The question many people ask when they know my home floods is why do I stay here? Why don't we just pack up our family and move away? The second question is why did we buy the property in the first place if it floods?
Well when we bought the property we enquired with the local council regarding flooding who advised they had no records for this area. As the property has a gully on three sides that backs onto six mile creek, we also enquired with people in the neighbourhood and were told that water does come onto the land but not to the house (which is at least three metres higher than the gully). The owners and agents also told us the same information. The truth is there had not been a flood here since 1991, before the second floor was built and probably the main reason the owners added it. Apparently the previous resident was airlifted out in a helicopter which makes one wonder why council had no records?
So, after the first flood which hit two weeks after we moved in, why didn't we move? The answer is that we have a mortgage and to sell a property knowing that it floods, we would not be able to cover what we owe. The only way to get rid of this place would be to sell it at a low price, and as we started all over again in our forties it is not an economical possibility...and we cannot deceive anyone.
Despite the trials and tribulations I love this property. We are surrounded by gum trees on all sides, secluded from neighbours, and have a big two storey rustic farmhouse which can look quite stunning when given the time and attention. The other appeal is a large, run-down fish farm at the top of the property which does not flood so we could build there one day if funds allow...so all is not lost. In the meantime I would love to get in and use the greenhouses but there is major work to do up there so maybe next year :)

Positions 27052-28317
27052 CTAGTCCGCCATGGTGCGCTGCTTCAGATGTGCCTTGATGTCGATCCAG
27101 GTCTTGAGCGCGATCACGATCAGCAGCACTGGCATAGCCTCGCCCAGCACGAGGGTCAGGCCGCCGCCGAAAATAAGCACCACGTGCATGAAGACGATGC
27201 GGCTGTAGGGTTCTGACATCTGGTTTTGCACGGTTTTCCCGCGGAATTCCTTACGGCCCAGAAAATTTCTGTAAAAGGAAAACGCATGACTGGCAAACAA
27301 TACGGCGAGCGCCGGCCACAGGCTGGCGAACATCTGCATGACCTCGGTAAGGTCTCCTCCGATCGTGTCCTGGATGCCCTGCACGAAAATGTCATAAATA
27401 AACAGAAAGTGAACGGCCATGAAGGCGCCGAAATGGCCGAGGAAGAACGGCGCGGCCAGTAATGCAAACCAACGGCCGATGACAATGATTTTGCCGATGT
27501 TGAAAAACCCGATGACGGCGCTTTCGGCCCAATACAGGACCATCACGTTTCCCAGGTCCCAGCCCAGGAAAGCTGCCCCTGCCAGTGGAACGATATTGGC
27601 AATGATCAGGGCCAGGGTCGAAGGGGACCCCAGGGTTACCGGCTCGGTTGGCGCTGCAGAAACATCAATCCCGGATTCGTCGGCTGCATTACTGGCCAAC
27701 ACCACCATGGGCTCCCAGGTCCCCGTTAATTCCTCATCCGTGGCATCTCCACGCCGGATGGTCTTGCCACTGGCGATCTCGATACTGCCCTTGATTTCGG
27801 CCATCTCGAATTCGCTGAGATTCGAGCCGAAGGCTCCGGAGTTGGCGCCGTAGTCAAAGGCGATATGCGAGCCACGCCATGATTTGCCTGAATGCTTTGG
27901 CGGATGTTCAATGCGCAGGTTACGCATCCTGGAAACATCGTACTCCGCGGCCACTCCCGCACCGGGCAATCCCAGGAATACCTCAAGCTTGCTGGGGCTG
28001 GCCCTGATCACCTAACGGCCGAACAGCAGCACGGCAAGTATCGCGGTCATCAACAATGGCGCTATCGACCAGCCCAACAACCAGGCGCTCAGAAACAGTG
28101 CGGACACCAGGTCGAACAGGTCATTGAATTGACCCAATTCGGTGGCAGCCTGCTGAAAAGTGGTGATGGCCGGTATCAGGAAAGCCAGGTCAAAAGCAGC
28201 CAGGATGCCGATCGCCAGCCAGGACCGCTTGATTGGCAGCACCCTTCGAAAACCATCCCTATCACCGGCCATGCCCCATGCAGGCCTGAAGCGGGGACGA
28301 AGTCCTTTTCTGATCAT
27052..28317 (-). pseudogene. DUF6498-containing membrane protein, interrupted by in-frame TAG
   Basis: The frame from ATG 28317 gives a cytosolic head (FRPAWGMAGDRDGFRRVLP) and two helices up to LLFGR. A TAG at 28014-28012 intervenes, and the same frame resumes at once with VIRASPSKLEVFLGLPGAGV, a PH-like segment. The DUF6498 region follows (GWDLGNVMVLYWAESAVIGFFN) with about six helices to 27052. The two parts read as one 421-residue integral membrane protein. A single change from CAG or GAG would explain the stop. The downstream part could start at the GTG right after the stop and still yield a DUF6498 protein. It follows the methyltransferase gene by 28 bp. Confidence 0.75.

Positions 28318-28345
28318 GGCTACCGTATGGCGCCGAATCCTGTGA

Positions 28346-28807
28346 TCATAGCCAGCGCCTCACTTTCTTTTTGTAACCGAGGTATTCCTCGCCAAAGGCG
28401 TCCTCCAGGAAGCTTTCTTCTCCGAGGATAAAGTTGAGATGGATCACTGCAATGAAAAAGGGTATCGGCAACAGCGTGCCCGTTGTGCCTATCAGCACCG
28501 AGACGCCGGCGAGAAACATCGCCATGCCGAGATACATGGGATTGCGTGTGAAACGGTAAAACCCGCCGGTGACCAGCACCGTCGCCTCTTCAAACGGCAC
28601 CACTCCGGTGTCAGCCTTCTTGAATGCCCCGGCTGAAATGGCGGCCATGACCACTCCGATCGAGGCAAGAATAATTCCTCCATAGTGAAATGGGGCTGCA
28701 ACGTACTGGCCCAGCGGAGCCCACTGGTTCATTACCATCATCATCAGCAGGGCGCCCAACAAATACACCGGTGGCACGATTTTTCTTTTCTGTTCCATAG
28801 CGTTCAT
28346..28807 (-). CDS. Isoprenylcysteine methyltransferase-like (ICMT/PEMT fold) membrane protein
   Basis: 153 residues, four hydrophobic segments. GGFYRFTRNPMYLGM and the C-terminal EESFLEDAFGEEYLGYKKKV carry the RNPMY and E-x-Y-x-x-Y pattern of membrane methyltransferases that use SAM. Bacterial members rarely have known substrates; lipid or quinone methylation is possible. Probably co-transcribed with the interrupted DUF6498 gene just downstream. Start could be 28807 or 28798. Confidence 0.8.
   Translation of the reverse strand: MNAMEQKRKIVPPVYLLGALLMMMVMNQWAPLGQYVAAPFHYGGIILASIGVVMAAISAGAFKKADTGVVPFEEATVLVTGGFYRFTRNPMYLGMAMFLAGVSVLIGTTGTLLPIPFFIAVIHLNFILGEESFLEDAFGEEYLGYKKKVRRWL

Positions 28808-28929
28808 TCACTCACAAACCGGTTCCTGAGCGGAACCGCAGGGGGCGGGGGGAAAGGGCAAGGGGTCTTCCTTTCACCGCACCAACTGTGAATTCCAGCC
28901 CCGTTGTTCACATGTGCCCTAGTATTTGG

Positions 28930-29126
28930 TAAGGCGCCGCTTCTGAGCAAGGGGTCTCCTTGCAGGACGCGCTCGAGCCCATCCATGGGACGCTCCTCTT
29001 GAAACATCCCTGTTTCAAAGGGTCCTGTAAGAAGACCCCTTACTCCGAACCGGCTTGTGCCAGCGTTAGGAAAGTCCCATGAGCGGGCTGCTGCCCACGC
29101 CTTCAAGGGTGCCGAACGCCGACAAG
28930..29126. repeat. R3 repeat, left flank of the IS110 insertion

The floods have brought damage and hard work but also precious memories and stories we share as a family around the bonfire. Life out here is certainly not mundane or boring and you learn to look on the bright side of everything and not be materialistic.
I am sure when our kids build their own homes they will live on the tops of mountains, sharing their childhood flood adventures with their children.